Even in Turkey, migrants from Syria and Afghanistan, once treated as Muslim brothers, are increasingly viewed with suspicion as the country grapples with economic woes, including rising inflation and unemployment.

Greece, whose picturesque islands off the Turkish coast were the European entry point for hundreds of thousands of Syrians, Iraqis, Afghans and others six years ago, has made it clear that it does not want to relive that crisis.

>> Read more: Thousands of refugees arriving overwhelm the villages of the islands of Greece

Afghan asylum seekers in the EU see the chaos of Kabul from afar

Migration Minister Notis Mitarachi said on Wednesday that Greece will not accept being the “gateway to irregular flows to the EU” and that it considers Turkey to be a safe place for Afghans.

But Turkey is already home to 3.6 million Syrians and hundreds of thousands of Afghans. Turkish President Recep Tayyip Erdogan has even used the threat of sending them to Europe to gain political influence.

“Turkey has no duty, responsibility or obligation to be Europe’s refugee warehouse,” Erdogan warned in a speech Thursday.

The Turkish president spoke about migration from Afghanistan in a rare phone call with Greek Prime Minister Kyriakos Mitsotakis on Friday and is also discussing the issue with Iran, a statement from Erdogan’s office said.

Acknowledging the public’s “unrest” over migration, Erdogan pointed out how his government has reinforced the eastern border with Iran with the military, gendarmerie, police and a new wall, which has been under construction since 2017. So far it only covers a third of the 540-kilometer (335 miles) of border, leaving plenty of space for migrants to glide in the dead of night.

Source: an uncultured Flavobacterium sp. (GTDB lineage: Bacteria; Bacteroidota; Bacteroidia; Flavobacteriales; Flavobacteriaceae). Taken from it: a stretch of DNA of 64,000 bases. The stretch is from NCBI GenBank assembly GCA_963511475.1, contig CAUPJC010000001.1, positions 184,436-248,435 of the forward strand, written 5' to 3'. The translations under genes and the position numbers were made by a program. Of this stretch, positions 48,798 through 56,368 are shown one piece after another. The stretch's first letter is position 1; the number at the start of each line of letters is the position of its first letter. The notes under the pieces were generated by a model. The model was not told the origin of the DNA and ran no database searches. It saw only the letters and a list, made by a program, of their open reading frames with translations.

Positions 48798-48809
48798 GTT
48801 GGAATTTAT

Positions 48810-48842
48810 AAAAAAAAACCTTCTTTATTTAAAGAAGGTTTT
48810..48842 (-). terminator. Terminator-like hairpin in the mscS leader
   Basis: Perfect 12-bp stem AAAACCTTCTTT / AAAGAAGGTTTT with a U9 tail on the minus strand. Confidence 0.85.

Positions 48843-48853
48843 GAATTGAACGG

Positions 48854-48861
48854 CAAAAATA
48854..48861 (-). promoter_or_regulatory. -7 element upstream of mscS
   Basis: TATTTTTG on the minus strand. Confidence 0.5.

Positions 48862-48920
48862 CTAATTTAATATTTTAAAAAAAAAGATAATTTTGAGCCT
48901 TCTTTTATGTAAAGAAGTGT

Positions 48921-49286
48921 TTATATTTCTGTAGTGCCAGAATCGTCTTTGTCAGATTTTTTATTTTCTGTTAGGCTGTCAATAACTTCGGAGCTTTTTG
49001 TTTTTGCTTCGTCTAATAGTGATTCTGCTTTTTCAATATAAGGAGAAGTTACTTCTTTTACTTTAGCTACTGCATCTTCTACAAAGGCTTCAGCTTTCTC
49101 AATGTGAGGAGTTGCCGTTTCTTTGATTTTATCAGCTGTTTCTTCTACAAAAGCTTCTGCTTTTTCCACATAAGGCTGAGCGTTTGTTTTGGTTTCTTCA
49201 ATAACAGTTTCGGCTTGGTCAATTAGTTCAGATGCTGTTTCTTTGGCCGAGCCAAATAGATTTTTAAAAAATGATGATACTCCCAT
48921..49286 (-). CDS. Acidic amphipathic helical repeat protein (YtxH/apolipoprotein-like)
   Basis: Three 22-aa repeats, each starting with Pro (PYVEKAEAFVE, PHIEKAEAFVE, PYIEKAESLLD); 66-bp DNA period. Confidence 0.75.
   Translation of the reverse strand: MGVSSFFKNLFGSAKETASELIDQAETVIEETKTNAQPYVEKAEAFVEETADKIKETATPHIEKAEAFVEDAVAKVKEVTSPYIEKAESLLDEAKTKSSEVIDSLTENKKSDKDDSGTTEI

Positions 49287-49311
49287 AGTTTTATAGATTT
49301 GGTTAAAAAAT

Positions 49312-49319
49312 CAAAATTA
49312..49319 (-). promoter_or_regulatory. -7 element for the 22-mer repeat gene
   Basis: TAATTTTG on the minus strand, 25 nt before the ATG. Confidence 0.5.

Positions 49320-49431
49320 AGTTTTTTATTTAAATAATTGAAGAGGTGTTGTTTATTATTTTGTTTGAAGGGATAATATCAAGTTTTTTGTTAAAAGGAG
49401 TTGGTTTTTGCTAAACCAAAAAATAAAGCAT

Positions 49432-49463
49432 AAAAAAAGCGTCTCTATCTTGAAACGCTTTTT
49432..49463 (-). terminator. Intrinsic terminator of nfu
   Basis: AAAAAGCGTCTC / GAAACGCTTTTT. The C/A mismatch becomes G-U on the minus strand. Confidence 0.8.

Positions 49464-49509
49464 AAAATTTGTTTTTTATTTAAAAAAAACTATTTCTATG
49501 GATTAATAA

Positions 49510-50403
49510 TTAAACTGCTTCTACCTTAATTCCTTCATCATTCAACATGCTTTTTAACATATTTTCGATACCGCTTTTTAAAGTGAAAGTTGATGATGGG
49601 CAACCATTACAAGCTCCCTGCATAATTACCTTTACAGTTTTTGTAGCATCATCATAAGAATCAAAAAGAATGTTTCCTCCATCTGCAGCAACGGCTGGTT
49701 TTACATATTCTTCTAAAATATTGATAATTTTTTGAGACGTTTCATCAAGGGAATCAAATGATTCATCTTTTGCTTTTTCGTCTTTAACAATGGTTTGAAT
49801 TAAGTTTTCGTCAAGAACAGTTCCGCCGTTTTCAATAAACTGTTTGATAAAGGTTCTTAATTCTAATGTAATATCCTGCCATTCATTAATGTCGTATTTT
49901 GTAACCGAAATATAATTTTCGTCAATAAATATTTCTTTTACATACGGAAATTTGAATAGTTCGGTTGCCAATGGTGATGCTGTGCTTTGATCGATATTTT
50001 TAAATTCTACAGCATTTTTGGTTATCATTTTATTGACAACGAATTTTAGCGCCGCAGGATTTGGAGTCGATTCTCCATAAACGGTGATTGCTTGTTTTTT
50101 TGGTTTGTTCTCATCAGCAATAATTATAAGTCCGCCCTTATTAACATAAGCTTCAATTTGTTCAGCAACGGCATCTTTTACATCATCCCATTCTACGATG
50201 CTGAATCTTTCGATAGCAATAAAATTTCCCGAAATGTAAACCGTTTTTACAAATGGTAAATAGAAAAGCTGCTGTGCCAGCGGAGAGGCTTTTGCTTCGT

Traffic on this key migration route from Central Asia to Europe has been relatively stable compared to previous years. But European countries, like Turkey, fear that the sudden return of the Taliban regime in Afghanistan could change that.

AP journalists near the Turkish border with Iran encountered dozens of Afghans this week, mostly young men, but also some women and children. Smuggled across the border at night in small groups, they said they left their country to escape the Taliban, violence and poverty.

“The situation in Afghanistan was intense,” said a young man, Hassan Khan. “The Taliban captured all of Afghanistan. But there is no work in Afghanistan, we were forced to come here ”.

Observers say there is still no sign of any massive movement across the border. Turkish authorities say they have intercepted 35,000 Afghans who entered the country illegally so far this year, compared with more than 50,000 in all of 2020 and more than 200,000 in 2019.

90% of Afghan refugees in Iran and Pakistan

The UN refugee agency, OHCHR, estimates that 90% of the 2.6 million Afghan refugees currently outside the country live in neighboring Iran and Pakistan. Both countries are also home to large numbers of Afghans who left in search of better economic opportunities.

By comparison, around 630,000 Afghans have applied for asylum in EU countries in the past 10 years, with the highest numbers in Germany, Hungary, Greece and Sweden, according to the EU statistics agency. Last year, 44,000 Afghans applied for asylum in the 27-nation bloc.

Jan Egeland, secretary general of the Norwegian Refugee Council, said it is not a foregone conclusion that the Taliban takeover will result in a new refugee crisis.

“I would warn against a self-fulfilling prophecy,” he told the AP. Afghans are “scared, baffled, but also hopeful that a very, very long war will end and maybe now they can avoid the crossfire.”

He said a lot depends on the Taliban allowing development and humanitarian work in the country and donor nations continue to fund those efforts.

“If there is a collapse of public services and if there is a big food crisis, there will surely be a massive movement of people,” Egeland said.

( Jowharwith AP)